Question: In order to become an environmental engineer did you get a bachelors degree in engineering?

  1. Great question. I got my bachelors in Biophysics, which is just a mash up of biology and physics. In the sciences, it is fairly easy (and is often encouraged) to mix up different disciplines because a lot of innovation happens when you do that.

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Comments

  1. Though I often work in environmental science, I am not an environmental engineer. I took a soil engineering class, but my doctorate is in soils, my master’s in agronomy, and my bachelor’s in agriculture.
    But since I had 5 college majors before getting my bachelor’s I took a lot of introductory science courses, and several follow-up courses: botany, zoology, physics (2 courses), chemistry (2 courses), organic chemistry, animal science, plant science, and historical geology, and other more advanced animal science and plant science classes.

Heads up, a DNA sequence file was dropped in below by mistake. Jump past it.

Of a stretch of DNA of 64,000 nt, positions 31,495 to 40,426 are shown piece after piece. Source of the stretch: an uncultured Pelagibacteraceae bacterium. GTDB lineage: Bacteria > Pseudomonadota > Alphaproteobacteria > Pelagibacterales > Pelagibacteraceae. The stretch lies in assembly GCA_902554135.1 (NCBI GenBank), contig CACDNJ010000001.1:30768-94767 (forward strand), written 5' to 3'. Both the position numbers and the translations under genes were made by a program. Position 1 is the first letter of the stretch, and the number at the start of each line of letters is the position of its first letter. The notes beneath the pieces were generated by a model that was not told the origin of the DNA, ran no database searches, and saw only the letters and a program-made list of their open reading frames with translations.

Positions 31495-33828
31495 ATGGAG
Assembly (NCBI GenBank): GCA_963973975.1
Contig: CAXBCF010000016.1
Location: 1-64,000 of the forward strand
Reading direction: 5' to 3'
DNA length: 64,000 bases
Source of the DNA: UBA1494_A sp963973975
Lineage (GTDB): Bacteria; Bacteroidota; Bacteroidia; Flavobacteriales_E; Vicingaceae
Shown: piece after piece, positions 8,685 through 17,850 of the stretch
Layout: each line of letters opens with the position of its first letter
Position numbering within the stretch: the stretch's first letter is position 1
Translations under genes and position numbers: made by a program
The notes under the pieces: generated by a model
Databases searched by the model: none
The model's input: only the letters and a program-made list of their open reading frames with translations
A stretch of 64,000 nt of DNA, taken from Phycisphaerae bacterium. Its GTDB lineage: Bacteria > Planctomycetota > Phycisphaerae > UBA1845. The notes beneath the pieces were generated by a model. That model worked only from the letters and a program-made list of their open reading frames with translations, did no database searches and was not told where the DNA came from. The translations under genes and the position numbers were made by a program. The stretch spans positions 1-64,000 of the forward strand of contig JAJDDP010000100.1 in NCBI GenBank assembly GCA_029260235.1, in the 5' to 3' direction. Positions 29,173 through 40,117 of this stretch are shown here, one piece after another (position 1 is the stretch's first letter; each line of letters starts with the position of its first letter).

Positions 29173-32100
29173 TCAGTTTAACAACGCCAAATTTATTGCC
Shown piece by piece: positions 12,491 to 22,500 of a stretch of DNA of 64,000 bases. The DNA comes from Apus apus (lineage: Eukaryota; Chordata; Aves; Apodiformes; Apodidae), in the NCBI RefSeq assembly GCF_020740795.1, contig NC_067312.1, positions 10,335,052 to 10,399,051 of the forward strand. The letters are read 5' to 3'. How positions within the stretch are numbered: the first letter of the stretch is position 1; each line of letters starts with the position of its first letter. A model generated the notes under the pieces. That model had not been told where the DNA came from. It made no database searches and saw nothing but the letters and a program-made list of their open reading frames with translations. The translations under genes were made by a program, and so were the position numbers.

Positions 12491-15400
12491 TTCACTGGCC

Then on my masters and PhD, I took biochemistry (2 courses), physical chemistry, soil chemistry, soil fertility, world climates, microclimatology/agroclimatology, soil physics (2 courses), and soil engineering.
    I also took a lot of math courses: college algebra, trigonometry, calculus (1 course on my bachelor’s, 2 on my master’s, and 1 on my PhD), and on my PhD differential equations and partial differential equations.
    Engineers take the same math courses, and physics, but not most of the other sciences.
    Having all these science classes upon which to draw helps me understand a lot of science connections that some people often miss. I also had some courses in economics that help me make even more connections. This is especially important when working with farmers because they must make a profit in order to stay in business.

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